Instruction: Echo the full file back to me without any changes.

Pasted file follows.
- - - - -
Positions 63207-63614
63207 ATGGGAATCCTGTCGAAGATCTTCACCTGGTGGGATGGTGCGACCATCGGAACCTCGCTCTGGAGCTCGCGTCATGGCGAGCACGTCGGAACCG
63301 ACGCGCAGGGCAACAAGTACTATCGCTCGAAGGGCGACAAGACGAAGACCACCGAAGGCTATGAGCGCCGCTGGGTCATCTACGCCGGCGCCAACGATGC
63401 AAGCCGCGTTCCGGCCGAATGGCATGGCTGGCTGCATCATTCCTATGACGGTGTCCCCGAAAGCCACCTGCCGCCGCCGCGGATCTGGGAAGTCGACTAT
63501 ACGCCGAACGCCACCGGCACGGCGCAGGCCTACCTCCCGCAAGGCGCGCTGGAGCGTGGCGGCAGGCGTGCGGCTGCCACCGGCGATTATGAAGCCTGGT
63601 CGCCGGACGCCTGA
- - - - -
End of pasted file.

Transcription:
Positions 63207-63614
63207 ATGGGAATCCTGTCGAAGATCTTCACCTGGTGGGATGGTGCGACCATCGGAACCTCGCTCTGGAGCTCGCGTCATGGCGAGCACGTCGGAACCG
63301 ACGCGCAGGGCAACAAGTACTATCGCTCGAAGGGCGACAAGACGAAGACCACCGAAGGCTATGAGCGCCGCTGGGTCATCTACGCCGGCGCCAACGATGC
63401 AAGCCGCGTTCCGGCCGAATGGCATGGCTGGCTGCATCATTCCTATGACGGTGTCCCCGAAAGCCACCTGCCGCCGCCGCGGATCTGGGAAGTCGACTAT
63501 ACGCCGAACGCCACCGGCACGGCGCAGGCCTACCTCCCGCAAGGCGCGCTGGAGCGTGGCGGCAGGCGTGCGGCTGCCACCGGCGATTATGAAGCCTGGT
63601 CGCCGGACGCCTGA